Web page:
California Assembly Republican Leader Martin Garrick (AD-74 Carlsbad) has broadcast his strong support for Jeff Gorell, candidate for State Assembly in the 37th District.  Garrick composed a letter calling upon Republicans to unite behind Gorell and support his primary campaign with a donation.  Jeff Gorell is a small business owner and Lt. Commander in the U.S. Navy Reserve.

Click here to read the letter of support for Jeff Gorell:

Click on the image of this letter to read it in entirety!

Published in: on May 19, 2010 at 8:20 pm  Leave a Comment  
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Jeff Gorell Assembly Campaign Launches 60-second Commercial entitled “Tested”

The Committee to Elect Jeff Gorell 2010 (37th Assembly District) has launched a 60-second commercial entitled “Tested.”  It’s a standard text-over-images campaign spot with no voiceover.

 

Published in: on May 2, 2010 at 2:05 pm  Comments (1)  

California Republican Assembly “Conscience of the Republican Party” Endorses Jeff Gorell for Assembly

California republican Assembly Logo

This week, the California Republican Assembly, a group once called “the conscience of the Republican Party” by President Ronald Reagan, endorsed Jeff Gorell for State Assembly in the 37th District this week.  Jeff Gorell of Camarillo is a small business owner, adjunct professor of public policy at California Lutheran University, and a U.S. Naval Reserve intelligence officer.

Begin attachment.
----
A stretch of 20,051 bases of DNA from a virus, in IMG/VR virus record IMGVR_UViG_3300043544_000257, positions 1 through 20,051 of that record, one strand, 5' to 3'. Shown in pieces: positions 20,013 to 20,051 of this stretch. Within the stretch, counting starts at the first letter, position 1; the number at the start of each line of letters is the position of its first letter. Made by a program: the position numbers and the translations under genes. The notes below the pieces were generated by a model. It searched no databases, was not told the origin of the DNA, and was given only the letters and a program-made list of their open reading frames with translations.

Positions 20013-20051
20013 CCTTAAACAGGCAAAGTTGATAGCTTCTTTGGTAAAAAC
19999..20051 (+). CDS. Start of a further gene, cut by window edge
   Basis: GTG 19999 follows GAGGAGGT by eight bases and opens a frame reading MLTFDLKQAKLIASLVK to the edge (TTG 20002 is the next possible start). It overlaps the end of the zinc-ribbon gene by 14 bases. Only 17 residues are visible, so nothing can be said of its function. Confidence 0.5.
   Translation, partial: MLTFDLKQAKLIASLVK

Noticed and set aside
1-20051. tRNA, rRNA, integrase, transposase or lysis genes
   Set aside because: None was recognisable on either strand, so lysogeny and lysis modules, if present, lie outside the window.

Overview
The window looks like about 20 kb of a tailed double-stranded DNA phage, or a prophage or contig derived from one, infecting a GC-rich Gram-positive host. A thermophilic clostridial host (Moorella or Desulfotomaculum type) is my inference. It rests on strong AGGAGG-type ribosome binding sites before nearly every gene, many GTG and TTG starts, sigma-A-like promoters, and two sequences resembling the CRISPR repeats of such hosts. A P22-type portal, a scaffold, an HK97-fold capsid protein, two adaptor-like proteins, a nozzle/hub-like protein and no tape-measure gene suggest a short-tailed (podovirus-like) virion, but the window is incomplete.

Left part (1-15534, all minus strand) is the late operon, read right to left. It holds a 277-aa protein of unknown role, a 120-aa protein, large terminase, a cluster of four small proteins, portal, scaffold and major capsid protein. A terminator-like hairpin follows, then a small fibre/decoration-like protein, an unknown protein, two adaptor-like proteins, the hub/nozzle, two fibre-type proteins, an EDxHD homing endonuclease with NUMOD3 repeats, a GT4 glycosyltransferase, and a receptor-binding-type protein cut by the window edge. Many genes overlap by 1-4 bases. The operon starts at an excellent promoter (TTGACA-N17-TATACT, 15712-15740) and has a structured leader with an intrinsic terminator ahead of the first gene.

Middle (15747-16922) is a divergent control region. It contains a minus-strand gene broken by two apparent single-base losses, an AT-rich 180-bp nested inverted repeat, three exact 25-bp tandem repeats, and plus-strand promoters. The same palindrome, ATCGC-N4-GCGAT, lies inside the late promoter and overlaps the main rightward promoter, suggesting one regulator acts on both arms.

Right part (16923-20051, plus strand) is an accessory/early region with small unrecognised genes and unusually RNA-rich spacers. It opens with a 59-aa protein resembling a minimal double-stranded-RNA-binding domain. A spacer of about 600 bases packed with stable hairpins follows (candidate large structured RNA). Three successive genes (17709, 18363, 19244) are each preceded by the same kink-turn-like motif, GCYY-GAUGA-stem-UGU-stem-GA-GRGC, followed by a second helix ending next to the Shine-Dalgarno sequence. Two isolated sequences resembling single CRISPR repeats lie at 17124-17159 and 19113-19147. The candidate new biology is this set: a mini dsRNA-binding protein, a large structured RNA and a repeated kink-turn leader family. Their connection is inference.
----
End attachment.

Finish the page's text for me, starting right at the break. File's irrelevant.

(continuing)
“California Republican Assembly endorsed Jeff Gorell for State Assembly because Jeff has 20 years of service and commitment to conservative Republican candidates and issues,” said Celeste Greig, President of the California Republican Assembly.  “Our grassroots network will work to elect Jeff to this seat and other conservatives in 2010 and take back our state and nation.”

“It’s an honor to have the endorsement of the Republican Assembly,” said Jeff Gorell. “I am dedicated to the principles of smaller government, personal responsibility and reduced taxes and regulations espoused by the CRA.” 

For a full list of CRA endorsed candidates, please click here.

For more about Jeff Gorell’s campaign, click here.

Published in: on April 14, 2010 at 5:35 pm  Leave a Comment